Have you ever worked in a group where the same decision gets re-visited over and over again, or a decision is made but there is little to no follow through? What can we do as facilitators to ensure that all participants are committed to executing on decisions made?
An inclusive decision-making process ensures that everyone has a voice and we know that when people are involved in the decision-making they tend to be more committed to following through. I’m going to suggest, however, that to truly tie the knot on commitment to a decision there must be a clear ‘sign’ of agreement to the decision.
Too often facilitators ask, “do you agree with the decision on the table?” hoping to get clear signs of agreement. Instead of getting clear verbal signs, we get ambiguous non-verbal signs (hesitation; saying yes but their body language shows hesitancy, etc.). Instead of checking in with each person we tend to fall back on the most dominant members, those of higher status or those that are just the loudest to determine agreement. At the end of day if people don’t follow through it may be because we didn’t check in with everyone and we didn’t have a concrete, concise tool for measuring agreement.
When you have a decision that you need to test for agreement, I would propose the use of The High Five. It’s a simple tool using your hand. It shows five different gradients or degrees of agreement. If someone lifts one finger it means “I hate it”. Two fingers mean “I like it but many changes still required to get me to a consensus“. Three fingers mean “I like it but one or two tweaks are needed for my full agreement“. Four fingers means a consensus suggesting “I don’t love it but I can live with it“. Five fingers mean “I absolutely love it!”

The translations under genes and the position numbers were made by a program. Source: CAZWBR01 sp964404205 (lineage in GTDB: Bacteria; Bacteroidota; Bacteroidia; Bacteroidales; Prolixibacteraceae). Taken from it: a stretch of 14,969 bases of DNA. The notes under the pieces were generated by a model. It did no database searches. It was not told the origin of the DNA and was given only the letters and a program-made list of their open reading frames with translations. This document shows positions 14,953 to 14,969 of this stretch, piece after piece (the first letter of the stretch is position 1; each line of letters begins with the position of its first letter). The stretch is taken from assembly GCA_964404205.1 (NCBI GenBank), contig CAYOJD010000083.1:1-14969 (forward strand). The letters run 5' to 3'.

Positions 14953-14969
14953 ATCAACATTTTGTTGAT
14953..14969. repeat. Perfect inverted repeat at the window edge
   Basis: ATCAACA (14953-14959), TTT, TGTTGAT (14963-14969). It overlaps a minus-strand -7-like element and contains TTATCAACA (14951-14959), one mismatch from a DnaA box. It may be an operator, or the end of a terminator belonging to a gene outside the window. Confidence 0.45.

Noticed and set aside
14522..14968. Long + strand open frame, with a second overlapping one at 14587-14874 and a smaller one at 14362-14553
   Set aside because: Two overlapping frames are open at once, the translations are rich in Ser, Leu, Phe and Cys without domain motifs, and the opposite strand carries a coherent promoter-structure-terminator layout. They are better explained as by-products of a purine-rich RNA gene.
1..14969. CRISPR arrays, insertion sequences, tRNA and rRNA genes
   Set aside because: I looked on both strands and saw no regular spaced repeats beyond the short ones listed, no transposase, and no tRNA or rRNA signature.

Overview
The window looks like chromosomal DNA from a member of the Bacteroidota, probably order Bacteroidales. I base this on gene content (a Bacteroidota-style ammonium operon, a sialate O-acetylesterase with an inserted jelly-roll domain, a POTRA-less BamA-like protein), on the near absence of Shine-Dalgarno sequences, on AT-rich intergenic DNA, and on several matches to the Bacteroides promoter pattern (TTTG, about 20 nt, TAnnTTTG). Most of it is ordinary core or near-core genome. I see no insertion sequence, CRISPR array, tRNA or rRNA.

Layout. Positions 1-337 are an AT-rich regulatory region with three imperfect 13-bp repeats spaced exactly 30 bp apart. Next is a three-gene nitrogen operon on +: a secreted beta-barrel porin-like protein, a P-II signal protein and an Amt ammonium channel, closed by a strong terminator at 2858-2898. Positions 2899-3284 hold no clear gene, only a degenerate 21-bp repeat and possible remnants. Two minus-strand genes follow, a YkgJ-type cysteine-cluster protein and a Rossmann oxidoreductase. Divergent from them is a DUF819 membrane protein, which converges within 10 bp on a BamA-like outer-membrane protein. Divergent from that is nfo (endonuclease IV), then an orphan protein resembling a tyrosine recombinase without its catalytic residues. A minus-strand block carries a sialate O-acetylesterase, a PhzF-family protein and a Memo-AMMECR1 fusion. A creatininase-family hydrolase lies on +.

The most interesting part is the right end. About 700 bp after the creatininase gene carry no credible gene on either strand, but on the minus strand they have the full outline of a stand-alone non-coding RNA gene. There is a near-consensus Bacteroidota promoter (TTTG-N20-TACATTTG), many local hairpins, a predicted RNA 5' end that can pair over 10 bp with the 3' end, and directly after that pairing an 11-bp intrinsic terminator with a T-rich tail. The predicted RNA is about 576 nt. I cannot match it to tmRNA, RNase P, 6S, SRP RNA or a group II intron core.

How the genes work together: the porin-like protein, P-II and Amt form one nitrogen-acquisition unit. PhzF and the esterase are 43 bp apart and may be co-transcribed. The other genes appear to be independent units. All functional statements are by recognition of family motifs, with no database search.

If the group indicates four and five fingers, you have consensus. However, I’m sure that if you asked each participant in a decision-making discussion to define what they can live with it means you’d probably get quite a diversity of responses. You therefore need to bring clarity to the word consensus. To do this I propose a more concrete behavioral definition for consensus. Consensus means:
At the beginning of a decision-making meeting I educate people on the High Five and seek agreement on my definition of consensus. If there is disagreement ,I facilitate the group to come up with their own definition of consensus and post the definition and Hive Five on the wall so that when a decision needs to be made everyone can easily refer to these charts.
Finally, when testing for agreement, if any group members show less than four fingers the question you need to pose to him or her is, “What conditions or assurances will it take to move you to a four?” I then try to incorporate these changes where possible, ensuring that the changes don’t push others below a consensus.
Bringing a concrete methodology to how you test and manage consensus decision-making is critical to authentic agreement and successful follow-through.
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